It is obvious that what is needed today is some sort of restructuring of Greek debt. The only way of lifting that country is through a new plan, with a long term perspective, which allows the restoration of growth and tax receipts. At any rate, the solution that is finally adopted in the case of Greece will be determined politicially. There is no reason to adopt a plan whose only logic is to punish the debtor. In these days of the anniversary of Bloomsday, if Joyce could see us he would surely write that the tyranny that the financial sector is imposing on us is a nightmare from which we are all trying to awake.

 

Sagrada Familiar

Vicenç Navarro analyses events in Barcelona over the past week, examining the anti-democratic measures introduced by Artur Mas’s government. A government rolling back on election promises, giving priority to the demands of Brussels, the fetish for sating the demands of financial markets, the compliant media, the cut-thirsty establishment, the contempt for democracy, the paltry welfare state, the conflating of minor scuffles with terrorism: now where have I heard that one before?

Who is anti-democratic?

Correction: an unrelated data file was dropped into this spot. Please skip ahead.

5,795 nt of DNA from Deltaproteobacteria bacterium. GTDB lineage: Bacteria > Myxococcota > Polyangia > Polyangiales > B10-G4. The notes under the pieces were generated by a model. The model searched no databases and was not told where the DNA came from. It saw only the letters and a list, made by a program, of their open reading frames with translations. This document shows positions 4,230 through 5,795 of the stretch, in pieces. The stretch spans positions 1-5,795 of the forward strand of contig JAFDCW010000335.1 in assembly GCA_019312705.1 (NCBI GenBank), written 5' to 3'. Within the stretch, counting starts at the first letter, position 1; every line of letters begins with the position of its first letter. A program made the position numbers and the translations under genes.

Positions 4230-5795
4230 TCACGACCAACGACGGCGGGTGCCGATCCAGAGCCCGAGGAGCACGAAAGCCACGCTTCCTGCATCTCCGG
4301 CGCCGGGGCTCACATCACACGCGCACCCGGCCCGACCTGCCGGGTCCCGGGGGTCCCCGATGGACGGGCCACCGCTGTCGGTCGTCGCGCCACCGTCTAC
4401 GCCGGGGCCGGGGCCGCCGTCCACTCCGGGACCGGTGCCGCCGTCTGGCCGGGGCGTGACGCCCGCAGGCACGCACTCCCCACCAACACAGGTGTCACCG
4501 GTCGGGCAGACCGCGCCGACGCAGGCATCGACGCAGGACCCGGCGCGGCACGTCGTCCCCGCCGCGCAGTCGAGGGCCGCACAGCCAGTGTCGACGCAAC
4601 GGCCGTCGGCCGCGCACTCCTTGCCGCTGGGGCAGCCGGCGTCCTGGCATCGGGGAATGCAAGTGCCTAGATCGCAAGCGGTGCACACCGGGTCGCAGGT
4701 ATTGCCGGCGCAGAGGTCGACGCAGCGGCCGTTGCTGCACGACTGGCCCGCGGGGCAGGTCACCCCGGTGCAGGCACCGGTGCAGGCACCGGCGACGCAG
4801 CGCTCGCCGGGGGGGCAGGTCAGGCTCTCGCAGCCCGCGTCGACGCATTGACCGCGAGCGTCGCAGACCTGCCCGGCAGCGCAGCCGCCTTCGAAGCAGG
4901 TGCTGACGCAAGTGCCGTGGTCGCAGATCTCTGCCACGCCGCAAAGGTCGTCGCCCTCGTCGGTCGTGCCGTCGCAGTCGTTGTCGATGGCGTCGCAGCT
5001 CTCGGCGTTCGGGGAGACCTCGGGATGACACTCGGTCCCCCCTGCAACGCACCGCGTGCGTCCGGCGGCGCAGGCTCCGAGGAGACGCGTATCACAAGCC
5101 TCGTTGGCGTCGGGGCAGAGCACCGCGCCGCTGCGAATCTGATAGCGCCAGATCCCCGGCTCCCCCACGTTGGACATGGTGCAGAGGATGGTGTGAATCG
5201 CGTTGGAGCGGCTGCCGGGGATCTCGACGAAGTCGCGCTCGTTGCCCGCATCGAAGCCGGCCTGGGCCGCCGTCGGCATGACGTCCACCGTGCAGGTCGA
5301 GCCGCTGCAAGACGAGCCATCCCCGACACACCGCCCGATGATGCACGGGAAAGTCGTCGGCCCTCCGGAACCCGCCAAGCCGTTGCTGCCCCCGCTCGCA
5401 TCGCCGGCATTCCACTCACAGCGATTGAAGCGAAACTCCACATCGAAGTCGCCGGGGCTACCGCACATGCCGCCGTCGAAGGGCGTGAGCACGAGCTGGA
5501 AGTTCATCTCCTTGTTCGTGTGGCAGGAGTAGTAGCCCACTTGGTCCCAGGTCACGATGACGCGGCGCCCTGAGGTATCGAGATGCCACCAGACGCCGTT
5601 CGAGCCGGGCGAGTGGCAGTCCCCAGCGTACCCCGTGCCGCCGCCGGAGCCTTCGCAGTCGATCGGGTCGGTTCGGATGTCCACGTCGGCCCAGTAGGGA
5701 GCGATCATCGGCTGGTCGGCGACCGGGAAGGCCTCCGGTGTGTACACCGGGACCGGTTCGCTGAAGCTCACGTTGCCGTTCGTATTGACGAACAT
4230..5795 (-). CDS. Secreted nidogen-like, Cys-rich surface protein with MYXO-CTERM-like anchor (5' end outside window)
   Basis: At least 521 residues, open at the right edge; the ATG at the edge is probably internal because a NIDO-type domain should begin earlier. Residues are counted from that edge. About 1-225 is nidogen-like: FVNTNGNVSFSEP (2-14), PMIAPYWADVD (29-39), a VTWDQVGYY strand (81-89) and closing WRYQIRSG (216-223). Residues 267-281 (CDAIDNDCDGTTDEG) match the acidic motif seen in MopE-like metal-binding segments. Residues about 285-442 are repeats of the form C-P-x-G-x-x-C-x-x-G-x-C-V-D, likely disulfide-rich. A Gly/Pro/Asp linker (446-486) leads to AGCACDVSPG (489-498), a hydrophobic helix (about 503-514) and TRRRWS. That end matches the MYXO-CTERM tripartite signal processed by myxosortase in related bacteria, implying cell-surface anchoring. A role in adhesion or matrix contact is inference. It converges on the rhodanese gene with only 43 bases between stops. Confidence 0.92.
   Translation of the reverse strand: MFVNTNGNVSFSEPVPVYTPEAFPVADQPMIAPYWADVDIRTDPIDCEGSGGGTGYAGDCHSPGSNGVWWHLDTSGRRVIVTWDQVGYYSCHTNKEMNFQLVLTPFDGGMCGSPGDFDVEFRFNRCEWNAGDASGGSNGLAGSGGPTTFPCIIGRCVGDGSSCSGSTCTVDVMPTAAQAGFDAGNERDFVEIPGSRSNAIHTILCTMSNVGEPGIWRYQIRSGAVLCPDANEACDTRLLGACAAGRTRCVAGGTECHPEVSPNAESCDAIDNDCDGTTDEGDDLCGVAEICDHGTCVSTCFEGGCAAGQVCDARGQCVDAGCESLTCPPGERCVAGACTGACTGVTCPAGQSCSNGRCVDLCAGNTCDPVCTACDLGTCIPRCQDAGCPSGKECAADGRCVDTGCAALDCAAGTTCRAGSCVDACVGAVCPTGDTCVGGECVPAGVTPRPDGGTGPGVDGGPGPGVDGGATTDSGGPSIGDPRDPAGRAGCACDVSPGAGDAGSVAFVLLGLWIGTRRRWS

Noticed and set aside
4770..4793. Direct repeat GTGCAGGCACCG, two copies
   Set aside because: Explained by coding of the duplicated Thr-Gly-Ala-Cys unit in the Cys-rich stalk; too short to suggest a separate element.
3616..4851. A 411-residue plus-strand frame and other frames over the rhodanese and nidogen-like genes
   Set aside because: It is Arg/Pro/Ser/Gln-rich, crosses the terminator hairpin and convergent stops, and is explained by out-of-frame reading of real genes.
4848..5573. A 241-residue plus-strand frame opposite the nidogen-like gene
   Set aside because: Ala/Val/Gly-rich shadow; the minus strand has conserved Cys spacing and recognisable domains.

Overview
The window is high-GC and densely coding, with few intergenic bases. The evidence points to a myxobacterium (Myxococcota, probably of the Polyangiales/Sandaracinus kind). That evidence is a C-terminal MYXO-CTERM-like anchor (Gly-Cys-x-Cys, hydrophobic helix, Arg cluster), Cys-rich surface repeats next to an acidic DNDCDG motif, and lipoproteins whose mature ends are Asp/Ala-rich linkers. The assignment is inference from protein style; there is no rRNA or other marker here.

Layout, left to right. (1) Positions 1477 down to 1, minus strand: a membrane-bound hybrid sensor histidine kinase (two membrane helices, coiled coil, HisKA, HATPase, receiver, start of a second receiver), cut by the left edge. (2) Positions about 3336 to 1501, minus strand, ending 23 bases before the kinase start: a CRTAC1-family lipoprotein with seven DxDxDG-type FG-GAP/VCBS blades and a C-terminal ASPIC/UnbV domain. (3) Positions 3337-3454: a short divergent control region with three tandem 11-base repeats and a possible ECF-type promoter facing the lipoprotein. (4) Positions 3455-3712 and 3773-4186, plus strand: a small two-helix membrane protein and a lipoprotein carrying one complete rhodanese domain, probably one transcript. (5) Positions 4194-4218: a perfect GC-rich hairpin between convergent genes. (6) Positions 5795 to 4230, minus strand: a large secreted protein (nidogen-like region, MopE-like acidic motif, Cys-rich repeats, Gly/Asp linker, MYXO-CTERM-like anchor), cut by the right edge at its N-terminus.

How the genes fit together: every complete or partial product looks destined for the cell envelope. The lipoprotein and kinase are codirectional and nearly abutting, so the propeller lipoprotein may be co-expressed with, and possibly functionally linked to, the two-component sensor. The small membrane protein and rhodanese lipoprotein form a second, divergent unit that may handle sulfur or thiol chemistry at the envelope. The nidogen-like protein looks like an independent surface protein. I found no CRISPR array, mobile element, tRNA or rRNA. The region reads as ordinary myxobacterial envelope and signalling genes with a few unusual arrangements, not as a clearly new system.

The morning of the 15th of June, the members of the Parlament of Catalonia had been called to approve the budgets put forward by the new Government of Catalonia -which included the most radical cuts in social spending to be carried out during the democratic period. These cuts would weaken even further the already underdeveloped welfare state of Catalonia, which, along with the rest of Spain, has the lowest social spend per capita in the EU-15 (the group of EU countries with most similar economic development to ours). The president of the government, Artur Mas, had declared that these cuts “were due to the demands of Brussels”. However, they were not in the electoral programme of this party in the recent elections to the Parlament of Catalonia. What is more, during the electoral campaign, Mas promised on numerous occasions that his government, should it be elected, would not carry out such cuts, singling out health and education, in particular, as the public services of the welfare state that would be protected the most from any cutback. These promises were clearly ignored, and immediately after the government was formed, significant reductions in social spending were begun, above all, in health and education.